It’s Tomato Harvesting Time
Our tomato farm is working non-stop this week packing diced tomatoes. We spent Saturday at the farm watching the harvest and canning process.
This farm has been in the same family for centuries. The earth has been treated with care and the farming is both organic and biodynamic. Seeing one of these tomato fields can strike you at first because they almost look wild. There are rows but they are barely distinguishable because the weeds are allowed to grow as they like.
The tomatoes are left to ripen in the sun and are harvested many times throughout each day from the start of August to the end of September.
As we walk back from the fields to the canning facility with Matteo the farmer, we follow the tractor that transports the freshly picked tomatoes across the street. There, a small crew of people is working diligently to clean and sort through the harvest.
As the tractor passes by these beautiful 16th century buildings, I had to stop a moment and admire their beauty. Maybe to the people who are working here each day, this all seems very ordinary, but for me, an old door, a beam that is still covered with bark and a wall made with a mix of bricks and typical rocks from nearby rivers still standing strong after so many centuries is amazing.
In the back, the family has constructed a packing facility where the tomatoes are thoroughly washed and then sorted by hand, discarding the tomatoes that do not meet their standards of ripeness and integrity.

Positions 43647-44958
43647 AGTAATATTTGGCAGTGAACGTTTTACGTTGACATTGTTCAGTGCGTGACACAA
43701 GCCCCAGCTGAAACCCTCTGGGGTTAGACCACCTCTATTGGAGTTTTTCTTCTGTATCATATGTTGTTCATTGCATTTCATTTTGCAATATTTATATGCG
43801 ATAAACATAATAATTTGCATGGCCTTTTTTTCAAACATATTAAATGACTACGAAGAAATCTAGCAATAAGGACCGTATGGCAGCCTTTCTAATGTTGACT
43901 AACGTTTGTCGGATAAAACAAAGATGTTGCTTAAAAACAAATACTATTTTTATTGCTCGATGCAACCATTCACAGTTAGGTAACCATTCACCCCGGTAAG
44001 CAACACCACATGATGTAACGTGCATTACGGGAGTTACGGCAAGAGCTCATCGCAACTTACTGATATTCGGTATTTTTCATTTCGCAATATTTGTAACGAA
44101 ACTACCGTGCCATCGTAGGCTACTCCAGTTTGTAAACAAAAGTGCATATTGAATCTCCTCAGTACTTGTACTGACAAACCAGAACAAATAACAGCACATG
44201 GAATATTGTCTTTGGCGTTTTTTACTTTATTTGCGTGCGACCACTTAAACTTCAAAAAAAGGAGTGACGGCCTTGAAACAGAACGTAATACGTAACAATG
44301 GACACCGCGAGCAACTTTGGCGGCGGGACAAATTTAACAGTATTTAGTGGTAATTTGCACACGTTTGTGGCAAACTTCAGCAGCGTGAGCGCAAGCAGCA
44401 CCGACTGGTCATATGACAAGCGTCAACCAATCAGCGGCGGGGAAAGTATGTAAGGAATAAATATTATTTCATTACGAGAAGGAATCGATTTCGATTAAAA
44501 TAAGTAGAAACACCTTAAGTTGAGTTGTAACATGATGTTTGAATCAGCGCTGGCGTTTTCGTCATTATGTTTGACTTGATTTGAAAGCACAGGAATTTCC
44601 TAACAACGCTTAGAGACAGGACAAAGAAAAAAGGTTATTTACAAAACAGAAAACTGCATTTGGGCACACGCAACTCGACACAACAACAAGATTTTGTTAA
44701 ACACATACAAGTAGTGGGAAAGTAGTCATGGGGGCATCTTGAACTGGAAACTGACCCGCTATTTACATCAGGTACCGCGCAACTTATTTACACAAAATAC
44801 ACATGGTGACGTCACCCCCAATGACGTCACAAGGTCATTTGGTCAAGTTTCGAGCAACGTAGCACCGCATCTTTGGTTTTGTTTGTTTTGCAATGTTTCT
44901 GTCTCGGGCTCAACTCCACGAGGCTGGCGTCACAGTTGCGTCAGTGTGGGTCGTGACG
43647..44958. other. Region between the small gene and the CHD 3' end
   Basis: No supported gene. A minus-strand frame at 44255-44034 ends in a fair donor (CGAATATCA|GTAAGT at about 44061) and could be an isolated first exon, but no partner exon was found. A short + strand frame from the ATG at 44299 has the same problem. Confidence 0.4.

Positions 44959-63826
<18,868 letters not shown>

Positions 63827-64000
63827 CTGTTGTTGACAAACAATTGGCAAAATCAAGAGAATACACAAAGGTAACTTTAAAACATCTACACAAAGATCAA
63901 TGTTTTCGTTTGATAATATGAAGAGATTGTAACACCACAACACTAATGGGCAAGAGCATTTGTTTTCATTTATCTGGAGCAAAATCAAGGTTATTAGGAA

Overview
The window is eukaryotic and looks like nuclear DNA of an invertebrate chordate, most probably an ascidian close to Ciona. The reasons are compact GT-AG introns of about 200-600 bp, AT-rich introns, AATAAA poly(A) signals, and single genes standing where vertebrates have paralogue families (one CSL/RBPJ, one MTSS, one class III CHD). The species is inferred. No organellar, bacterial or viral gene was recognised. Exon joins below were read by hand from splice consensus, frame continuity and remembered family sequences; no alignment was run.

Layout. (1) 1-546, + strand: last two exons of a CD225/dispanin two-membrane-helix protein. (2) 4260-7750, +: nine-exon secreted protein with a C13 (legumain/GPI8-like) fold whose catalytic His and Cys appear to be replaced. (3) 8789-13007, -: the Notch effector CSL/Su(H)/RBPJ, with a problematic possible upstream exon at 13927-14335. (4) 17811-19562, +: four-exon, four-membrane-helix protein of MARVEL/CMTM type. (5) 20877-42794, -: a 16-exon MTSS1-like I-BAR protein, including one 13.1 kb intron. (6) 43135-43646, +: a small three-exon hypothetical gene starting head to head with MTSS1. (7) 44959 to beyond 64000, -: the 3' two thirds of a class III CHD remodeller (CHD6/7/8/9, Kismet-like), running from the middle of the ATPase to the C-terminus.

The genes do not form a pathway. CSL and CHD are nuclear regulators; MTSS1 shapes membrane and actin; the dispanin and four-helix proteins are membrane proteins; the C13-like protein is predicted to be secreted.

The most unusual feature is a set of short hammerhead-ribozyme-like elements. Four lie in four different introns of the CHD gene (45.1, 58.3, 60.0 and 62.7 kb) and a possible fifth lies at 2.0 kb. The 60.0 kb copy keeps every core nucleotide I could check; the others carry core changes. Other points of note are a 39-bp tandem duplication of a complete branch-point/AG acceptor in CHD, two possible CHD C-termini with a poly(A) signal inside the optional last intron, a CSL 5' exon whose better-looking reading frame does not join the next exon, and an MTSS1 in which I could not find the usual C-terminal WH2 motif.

Once the tomatoes are clean and sorted, they move inside to a steam peeler and on to be packed. Today, we are packing diced tomatoes so the peeled tomatoes move through a machine that slices them into dices. Again, there are people sorting through the freshly made dices by hand, removing pieces that might still have some peel or that do not look ripe. Then the fresh tomatoes are off to the jars. The jars are filled about two-thirds with the dices and then tomato purée tops off the product. The jars are cleaned again, capped and pasteurized.
From field to jar, the whole process took just a few hours. No need to add salt, citric acid, calcium chloride, basil or any additives because when you pack ripe tomatoes so fresh, they are sweet and delicious on their own. The whole time I watched the packing with people hustling and focusing on their work, I kept thinking to myself- Wow, it smells so good in here! In fact, this busy, steamy space had the aroma of what felt to me like the sweetest and purest fresh tomatoes I had ever experienced.